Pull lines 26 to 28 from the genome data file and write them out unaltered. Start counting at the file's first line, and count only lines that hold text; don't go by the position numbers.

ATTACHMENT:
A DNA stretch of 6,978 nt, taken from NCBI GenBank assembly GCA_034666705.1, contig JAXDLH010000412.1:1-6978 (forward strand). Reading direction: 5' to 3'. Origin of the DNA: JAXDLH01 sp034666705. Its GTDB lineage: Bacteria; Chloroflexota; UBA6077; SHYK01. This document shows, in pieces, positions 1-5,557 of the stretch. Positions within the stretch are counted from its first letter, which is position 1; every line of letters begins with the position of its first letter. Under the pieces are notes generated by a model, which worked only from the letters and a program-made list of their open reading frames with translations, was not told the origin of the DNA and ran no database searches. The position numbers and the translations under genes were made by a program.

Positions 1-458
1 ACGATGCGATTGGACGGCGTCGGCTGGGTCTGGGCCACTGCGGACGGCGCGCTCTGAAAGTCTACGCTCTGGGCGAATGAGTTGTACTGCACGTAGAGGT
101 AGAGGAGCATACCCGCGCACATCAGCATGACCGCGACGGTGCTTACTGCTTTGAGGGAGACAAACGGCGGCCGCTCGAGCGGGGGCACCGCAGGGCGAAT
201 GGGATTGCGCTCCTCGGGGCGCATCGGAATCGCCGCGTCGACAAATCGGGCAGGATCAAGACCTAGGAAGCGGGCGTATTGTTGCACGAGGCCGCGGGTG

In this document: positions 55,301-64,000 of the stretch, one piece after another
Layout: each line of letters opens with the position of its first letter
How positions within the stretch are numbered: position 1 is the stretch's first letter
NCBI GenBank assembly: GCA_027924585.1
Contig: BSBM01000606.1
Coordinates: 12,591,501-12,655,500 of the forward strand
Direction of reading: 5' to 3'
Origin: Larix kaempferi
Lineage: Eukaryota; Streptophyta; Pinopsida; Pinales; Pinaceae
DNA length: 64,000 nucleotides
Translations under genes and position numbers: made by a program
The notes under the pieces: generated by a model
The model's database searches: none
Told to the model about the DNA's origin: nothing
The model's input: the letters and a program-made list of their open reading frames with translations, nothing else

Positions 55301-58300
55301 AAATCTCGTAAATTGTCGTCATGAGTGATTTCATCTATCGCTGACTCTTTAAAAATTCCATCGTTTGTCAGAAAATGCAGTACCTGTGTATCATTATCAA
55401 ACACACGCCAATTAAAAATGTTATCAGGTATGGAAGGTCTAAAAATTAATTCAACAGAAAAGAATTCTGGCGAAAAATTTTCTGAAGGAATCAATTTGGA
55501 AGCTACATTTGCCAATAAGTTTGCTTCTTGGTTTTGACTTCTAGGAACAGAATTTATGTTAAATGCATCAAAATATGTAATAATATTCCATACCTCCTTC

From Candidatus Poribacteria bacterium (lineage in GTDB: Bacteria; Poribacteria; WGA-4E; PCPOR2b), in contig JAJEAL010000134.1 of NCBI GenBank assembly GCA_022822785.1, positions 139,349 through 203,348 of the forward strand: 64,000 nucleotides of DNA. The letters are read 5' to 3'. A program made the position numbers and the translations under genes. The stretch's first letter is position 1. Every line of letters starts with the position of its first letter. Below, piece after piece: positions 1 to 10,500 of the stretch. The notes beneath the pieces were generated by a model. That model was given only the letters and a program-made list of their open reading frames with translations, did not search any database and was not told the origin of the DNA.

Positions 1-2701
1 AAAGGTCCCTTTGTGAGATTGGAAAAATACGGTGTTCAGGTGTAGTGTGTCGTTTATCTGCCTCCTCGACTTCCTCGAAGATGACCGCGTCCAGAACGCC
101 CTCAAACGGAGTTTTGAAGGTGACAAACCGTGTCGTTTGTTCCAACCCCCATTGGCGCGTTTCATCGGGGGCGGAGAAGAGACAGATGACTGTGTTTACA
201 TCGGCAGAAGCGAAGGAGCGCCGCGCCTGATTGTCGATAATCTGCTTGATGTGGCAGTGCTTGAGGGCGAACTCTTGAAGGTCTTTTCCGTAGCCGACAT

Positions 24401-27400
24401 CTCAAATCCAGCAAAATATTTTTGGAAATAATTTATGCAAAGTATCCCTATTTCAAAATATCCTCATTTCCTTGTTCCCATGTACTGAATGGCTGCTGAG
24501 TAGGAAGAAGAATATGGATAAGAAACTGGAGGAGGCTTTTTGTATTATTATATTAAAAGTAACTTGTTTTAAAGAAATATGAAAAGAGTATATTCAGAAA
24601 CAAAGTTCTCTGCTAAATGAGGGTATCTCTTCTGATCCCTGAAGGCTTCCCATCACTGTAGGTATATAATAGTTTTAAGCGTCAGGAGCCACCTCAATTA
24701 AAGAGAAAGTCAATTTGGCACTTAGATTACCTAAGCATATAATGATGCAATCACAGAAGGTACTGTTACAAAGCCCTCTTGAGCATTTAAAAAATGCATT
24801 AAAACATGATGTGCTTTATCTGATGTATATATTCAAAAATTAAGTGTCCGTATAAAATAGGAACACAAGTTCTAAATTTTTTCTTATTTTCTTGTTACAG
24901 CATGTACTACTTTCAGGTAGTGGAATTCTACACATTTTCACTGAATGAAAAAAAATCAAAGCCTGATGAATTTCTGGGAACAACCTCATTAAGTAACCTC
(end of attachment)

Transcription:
Positions 1-2701
1 AAAGGTCCCTTTGTGAGATTGGAAAAATACGGTGTTCAGGTGTAGTGTGTCGTTTATCTGCCTCCTCGACTTCCTCGAAGATGACCGCGTCCAGAACGCC
101 CTCAAACGGAGTTTTGAAGGTGACAAACCGTGTCGTTTGTTCCAACCCCCATTGGCGCGTTTCATCGGGGGCGGAGAAGAGACAGATGACTGTGTTTACA